“I am black, I am gay, do you think these people want me in their country?”
For all that it is one of the most provocative of hot-button topics, the workings of the current UK immigration system remains a mystery to many and so there is a fascination to Chris MacDonald’s debut play which if anywhere near the truth, indicates it must be one of the most harrowing places to work. Eye of the Needle shows us the world of an Immigration Detention Centre through the eyes of not-quite-a-newcomer Laurence, a junior caseworker struggling to keep himself detached from the work.
Initially, he’s more interested in funding a nightlife in Dalston’s finest watering holes, regularly rocking up to work with a hangover and barely stifling giggles as he asks gay asylum seekers the ridiculous requirement to provide some sort of proof of their sexuality. An early scene does find the humour here but the laughter is soon cut off as a big case lands on his desk, that of Ugandan gay rights activist Natale, and finally the gravity of his position within the UKBA, and the power he wields over the lives of his caseload, begins to sink in. Continue reading “Review: Eye of a Needle, Southwark Playhouse”
“Christmas may be cancelled!”
Billed as “a theatrical adventure in Covent Garden”, the details of which we’re urged to keep secret so that future participants can experience it unspoiled, Once Upon A Christmas is Look Left Look Right’s contribution to this year’s festive fare, and what an appetising treat it makes. An interactive experience for pairs (although it can be experienced solo as well), the adventure begins at a nondescript address, tucked amongst the shops and bars of this bustling part of London, but it soon becomes clear that there’s more than meets the eye here.
For this is the elf-run headquarters of Pantoland who have been forced to walk amongst humankind in order to avert the biggest crisis of them all – the cancellation of Christmas itself. This has been caused by the shocking break-up of Cinderella and Prince Charming and the only people that can -help – well, you’ve guessed it, it’s you and your friend. And so begins a helter-skelter journey of one-on-one encounters through the nooks and crannies of Covent Garden – some considerably more salubrious than others – accompanied by some extremely familiar faces, although they might not always act exactly as you might expect.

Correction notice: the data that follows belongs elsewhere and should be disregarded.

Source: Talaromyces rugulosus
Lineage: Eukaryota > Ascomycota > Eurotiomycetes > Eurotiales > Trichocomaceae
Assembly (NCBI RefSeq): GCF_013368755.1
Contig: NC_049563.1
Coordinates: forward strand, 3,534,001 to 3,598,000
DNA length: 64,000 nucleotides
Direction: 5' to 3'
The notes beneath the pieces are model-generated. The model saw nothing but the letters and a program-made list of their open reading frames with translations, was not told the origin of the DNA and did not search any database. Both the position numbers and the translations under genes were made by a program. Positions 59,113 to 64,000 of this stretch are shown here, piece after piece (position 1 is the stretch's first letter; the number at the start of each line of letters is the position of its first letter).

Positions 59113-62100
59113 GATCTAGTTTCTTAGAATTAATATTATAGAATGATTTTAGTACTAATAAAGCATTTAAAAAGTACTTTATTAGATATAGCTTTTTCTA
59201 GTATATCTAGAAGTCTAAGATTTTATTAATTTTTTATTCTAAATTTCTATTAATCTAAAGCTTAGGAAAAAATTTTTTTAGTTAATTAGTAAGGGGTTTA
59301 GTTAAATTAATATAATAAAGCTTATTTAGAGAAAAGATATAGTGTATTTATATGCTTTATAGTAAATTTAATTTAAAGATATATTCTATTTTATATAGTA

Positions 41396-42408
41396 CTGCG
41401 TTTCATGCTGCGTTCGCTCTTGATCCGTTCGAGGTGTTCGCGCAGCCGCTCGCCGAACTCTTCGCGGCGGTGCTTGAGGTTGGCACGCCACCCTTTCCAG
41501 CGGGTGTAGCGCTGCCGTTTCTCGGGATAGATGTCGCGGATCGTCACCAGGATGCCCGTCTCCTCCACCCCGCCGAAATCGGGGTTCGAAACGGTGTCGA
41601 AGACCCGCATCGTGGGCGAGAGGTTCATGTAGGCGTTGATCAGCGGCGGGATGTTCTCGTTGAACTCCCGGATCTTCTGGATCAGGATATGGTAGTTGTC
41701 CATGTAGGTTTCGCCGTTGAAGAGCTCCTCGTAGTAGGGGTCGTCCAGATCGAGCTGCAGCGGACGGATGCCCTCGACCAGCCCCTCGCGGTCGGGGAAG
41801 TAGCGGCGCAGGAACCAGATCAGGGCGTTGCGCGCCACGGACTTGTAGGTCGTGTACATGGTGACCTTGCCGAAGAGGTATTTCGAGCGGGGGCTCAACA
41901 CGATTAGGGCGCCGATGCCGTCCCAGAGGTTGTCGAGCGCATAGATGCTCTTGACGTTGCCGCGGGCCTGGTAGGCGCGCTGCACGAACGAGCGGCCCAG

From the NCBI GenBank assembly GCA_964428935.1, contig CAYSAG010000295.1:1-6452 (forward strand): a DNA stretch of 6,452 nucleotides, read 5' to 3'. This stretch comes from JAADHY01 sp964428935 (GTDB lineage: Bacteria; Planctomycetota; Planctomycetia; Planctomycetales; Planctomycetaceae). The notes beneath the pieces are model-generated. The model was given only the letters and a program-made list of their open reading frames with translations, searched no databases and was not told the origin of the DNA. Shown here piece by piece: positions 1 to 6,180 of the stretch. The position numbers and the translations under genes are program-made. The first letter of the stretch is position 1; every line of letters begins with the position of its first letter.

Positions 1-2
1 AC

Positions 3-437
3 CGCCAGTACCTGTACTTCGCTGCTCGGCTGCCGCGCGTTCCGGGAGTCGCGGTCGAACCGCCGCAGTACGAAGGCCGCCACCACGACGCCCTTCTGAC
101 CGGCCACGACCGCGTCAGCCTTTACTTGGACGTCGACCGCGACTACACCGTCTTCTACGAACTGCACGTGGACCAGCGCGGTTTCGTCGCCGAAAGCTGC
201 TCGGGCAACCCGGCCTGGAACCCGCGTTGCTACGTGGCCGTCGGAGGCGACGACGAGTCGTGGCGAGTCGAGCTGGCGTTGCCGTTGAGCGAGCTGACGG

It is a hugely charming enterprise and its fast-flowing nature – as you’re gently moved on from pillar to post to pumpkin – means that it is akin to tumbling into a winter Wonderland. A cast of eighteen excellently facilitate the journey constructed by writers Morgan Lloyd Malcolm and Katie Lyons and they offer an amusingly modern take on fairytale life – a bit of vicious gossip and tweeting here, some heartbroken necking of shots there, a wickedly amusing barrow-boy monk giving excellent banter. The show envelops you in its tinsel-clad embrace from the off and though the happy ending might never really seem in doubt, why on earth would you want it to be?
Those in search of earth-shattering drama or life-changing experience might need to recalibrate their expectations for a warm-hearted daftness in what is in store here and Once Upon A Christmas is all the stronger for it. Director Mimi Poskitt has marshalled her resources excellently, there’s some genuinely striking moments of acting alongside some excellent people management – Brandy Butter definitely wins the prize here – and that it all takes place in plain sight in so public an arena lends a marvellous sense of complicity to the whole affair, weaving it seamlessly into the fabric of the long-established entertainment in the square. Great fun.
Running time: 70 minutes (without interval)
Booking until 15th December